If you are looking for Windows Live Messenger in Windows 10, you will be disappointed to hear that it is no longer available.
If you’re like me, then you have a strange passion for old software or, to be more precise, for software that is now outdated. And such an example is the Windows Live Messenger, so with the appearance of Windows 10, Windows 8, this became obsolete.
This is very similar to what has happened with Outlook Express, another “oldie”, in Windows 7 and Windows 10, Windows 8. Those of you with a nostalgic feeling for Windows Live Messenger is probably looking for it on Google. Look no more.
Windows Live Messenger was shut down in 2013
The last time when I checked for Windows Live Messenger was on Microsoft‘s official website, on the Download Center. And guess what, it was still there, or, at least the search result was.
Thus, when you click on it to download, the following message appears:
Windows Live Messenger is gone in Windows 10, Windows 8
The sad truth is that Microsoft is retiring Windows Live Messenger and some users have already been migrated to Skype since March 15th. So, the simple step is to embrace the Skype experience but we’re strongly suggesting you try the desktop version first, prior to the Windows Store one. We just didn’t like it that much. Thus, by the end of April 2013, Microsoft has completely phased out support for Windows Live Messenger, so if you’re looking for that “old” experience on Windows 10, Windows 8, it saddens me to say that it will be impossible.
This was the natural thing to happen, even before Microsoft had bought Skype for an immense amount of $8.5 billion. Windows Live Messenger wasn’t present by default in Windows 7, as you were only able to use it after installing or after using services from a different company. What will most likely follow is that Microsoft accounts will be linked to Skype names for a seamless transition. This is a quick explanation from a smart TheVerge commenter on the differences between Skype and Windows Live Messenger:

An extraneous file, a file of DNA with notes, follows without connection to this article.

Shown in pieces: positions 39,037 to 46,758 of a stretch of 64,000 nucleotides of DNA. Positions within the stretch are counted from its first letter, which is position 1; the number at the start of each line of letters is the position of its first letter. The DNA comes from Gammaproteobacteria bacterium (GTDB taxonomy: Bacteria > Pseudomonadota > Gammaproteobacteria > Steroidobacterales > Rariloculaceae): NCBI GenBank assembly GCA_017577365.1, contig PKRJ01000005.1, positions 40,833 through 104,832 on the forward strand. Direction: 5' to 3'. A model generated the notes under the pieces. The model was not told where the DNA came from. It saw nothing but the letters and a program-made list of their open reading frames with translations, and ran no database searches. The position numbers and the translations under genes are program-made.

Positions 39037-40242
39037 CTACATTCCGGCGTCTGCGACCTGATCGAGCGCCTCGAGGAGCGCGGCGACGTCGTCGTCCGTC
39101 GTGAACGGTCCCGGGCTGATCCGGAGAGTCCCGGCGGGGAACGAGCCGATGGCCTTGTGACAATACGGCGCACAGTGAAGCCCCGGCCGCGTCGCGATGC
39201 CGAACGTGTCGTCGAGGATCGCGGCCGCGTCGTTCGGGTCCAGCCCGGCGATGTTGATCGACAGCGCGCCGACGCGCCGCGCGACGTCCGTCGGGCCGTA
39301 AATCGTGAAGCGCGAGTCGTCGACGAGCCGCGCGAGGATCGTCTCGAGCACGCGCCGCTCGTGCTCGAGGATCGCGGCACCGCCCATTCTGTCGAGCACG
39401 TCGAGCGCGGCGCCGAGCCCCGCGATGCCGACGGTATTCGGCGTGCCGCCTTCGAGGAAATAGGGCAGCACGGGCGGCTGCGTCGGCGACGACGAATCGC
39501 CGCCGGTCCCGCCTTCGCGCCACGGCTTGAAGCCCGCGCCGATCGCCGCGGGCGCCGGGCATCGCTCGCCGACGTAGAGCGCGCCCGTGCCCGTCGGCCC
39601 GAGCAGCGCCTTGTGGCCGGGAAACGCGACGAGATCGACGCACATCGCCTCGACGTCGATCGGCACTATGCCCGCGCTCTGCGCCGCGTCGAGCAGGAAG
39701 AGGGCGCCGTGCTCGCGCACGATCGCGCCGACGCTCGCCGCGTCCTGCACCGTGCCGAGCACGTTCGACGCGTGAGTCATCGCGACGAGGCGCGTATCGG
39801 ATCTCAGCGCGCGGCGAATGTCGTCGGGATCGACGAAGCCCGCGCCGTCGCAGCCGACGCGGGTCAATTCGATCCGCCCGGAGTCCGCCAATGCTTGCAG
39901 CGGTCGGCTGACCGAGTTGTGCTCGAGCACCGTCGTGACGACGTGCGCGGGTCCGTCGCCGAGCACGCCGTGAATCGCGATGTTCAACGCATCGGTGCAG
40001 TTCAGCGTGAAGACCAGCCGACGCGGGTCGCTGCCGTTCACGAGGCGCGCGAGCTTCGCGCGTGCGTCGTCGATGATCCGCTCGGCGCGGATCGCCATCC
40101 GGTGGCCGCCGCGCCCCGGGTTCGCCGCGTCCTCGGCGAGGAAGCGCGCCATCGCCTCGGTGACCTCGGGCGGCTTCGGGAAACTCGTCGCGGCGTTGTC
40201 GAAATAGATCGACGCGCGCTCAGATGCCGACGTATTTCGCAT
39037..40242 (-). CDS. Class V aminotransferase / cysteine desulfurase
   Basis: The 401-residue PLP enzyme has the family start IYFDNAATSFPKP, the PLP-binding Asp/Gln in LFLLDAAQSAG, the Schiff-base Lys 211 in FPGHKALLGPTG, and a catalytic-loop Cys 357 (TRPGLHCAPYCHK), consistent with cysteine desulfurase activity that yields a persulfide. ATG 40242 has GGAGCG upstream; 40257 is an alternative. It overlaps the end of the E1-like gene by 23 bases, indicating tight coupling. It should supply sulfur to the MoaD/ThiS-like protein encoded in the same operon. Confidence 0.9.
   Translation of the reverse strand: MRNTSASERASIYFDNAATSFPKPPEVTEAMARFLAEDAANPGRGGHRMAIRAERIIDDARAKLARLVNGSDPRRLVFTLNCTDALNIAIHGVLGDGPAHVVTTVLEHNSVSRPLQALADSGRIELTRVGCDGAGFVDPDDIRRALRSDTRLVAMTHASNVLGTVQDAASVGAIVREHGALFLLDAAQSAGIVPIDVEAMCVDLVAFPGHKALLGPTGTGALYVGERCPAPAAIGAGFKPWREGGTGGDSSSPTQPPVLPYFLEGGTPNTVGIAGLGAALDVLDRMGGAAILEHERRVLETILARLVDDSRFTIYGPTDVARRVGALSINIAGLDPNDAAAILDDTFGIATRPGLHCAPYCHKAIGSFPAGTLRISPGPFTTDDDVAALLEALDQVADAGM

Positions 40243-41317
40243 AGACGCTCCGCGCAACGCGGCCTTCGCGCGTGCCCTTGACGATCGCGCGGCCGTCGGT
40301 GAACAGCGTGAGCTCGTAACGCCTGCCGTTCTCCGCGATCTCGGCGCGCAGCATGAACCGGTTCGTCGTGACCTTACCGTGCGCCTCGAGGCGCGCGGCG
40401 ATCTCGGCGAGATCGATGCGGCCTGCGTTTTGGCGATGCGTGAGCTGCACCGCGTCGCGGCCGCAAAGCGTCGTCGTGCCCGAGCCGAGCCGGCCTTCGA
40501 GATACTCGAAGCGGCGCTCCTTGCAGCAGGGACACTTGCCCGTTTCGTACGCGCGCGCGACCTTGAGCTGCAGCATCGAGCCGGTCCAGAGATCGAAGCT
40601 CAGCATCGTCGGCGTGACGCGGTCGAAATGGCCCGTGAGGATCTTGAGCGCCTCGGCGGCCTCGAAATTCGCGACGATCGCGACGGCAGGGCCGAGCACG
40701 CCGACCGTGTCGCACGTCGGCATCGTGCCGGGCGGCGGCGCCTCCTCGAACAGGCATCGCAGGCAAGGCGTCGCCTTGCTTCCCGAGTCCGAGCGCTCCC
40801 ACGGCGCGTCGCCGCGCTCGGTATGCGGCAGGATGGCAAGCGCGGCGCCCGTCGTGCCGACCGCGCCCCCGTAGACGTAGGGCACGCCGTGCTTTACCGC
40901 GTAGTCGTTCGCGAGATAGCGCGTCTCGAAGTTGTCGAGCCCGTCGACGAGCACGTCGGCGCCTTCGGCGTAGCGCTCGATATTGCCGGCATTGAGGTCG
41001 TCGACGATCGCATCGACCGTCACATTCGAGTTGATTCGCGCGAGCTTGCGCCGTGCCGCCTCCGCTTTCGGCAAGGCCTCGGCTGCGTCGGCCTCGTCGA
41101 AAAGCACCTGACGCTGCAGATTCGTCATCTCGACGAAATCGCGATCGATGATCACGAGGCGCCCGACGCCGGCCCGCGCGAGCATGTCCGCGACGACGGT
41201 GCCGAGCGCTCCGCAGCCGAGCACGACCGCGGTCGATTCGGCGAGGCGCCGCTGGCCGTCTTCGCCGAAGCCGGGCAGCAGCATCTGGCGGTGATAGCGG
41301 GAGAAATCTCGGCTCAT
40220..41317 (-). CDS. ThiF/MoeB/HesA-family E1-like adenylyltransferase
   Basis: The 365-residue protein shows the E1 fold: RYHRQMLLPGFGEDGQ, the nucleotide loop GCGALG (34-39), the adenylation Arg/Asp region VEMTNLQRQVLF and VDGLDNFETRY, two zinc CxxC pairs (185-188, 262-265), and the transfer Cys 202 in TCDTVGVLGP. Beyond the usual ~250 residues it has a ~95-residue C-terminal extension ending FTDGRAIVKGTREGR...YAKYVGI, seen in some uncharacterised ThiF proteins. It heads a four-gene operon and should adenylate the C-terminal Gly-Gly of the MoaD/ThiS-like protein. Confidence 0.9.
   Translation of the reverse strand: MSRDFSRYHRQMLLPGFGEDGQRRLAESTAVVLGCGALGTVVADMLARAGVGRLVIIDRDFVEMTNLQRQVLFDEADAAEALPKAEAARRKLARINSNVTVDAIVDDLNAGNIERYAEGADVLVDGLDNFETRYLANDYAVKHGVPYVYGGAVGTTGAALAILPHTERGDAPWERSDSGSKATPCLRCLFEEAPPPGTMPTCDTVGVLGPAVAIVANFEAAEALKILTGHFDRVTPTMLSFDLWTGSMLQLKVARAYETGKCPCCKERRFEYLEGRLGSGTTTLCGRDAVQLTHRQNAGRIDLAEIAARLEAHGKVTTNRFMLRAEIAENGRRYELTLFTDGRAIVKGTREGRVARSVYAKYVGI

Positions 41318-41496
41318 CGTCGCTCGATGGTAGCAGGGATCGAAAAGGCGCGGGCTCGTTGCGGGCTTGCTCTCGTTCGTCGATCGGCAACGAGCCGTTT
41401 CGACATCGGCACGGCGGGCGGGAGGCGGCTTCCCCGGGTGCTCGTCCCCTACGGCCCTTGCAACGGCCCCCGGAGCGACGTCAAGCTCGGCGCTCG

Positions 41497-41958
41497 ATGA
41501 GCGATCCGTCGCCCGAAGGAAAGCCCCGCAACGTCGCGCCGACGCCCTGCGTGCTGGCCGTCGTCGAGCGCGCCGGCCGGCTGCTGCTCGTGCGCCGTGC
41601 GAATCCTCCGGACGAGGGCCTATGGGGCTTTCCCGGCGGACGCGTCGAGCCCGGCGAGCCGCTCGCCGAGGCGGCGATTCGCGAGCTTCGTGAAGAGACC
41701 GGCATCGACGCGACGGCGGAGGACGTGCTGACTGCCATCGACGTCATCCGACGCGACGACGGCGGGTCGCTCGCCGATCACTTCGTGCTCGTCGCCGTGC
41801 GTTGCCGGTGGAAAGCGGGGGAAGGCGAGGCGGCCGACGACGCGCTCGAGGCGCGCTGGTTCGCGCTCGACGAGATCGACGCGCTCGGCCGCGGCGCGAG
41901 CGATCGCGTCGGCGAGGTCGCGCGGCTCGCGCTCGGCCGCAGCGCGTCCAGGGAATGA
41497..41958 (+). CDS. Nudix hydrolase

Skype was peer to peer, i.e. messages could be sent only when both parties were online. Messenger stored messages on MS servers but now both Skype is running on Messenger’s servers so that’s solved. Messenger was available from any computer, you only had to be logged into your Live account via any browser. Skype required desktop client which led to issues on Mac and Linux with bad updates or lack of updates.
Now that’s solved (well, will be this month or so) because Skype is coming to outlook.com. Basically, Skype was better at video calls, Messenger better at messaging. Now they are both the same thing so it should be the best thing ever. New Skype is a competitor to iChat, Google Voice and Google Talk all at once
Can we get it back?
Unfortunately, no, unless you are living in China, where it will still remain active. You can still try and install the IM+ app in the Windows Store, but from my own experience, syncing your contacts on Skype will actually prove to be pleasant, so don’t be afraid of doing it. If you encounter some issues, though, you can always voice your concern in the official forums.
[UPDATE] Microsoft introduced Skype instead of Windows Live Messenger, but users were not happy about the updates. Microsoft was focused on the corporate market and Skype was not user-friendly any longer. Even so, Microsoft forces Skype users to install the new version on May 25.
The good news is the traditional Skype app for desktop is once again available for download from the official Skype website and it’s listed as the ‘classic Skype’. Although, users are warned that some of its features may differ when using Windows 10 Anniversary Update or higher versions of the operating system.
What are your thoughts on this and which chat program is your favorite on Windows 10? Let us know in the comments below.
RELATED ARTICLES TO CHECK OUT:
- The best secure chat software to protect your privacy online
- 16 best open source privacy software to protect personal information
- 9 best webcam software for Windows users
Editor’s Note: This post was originally published in May 2013 and has been since revamped and updated for freshness, accuracy, and comprehensiveness.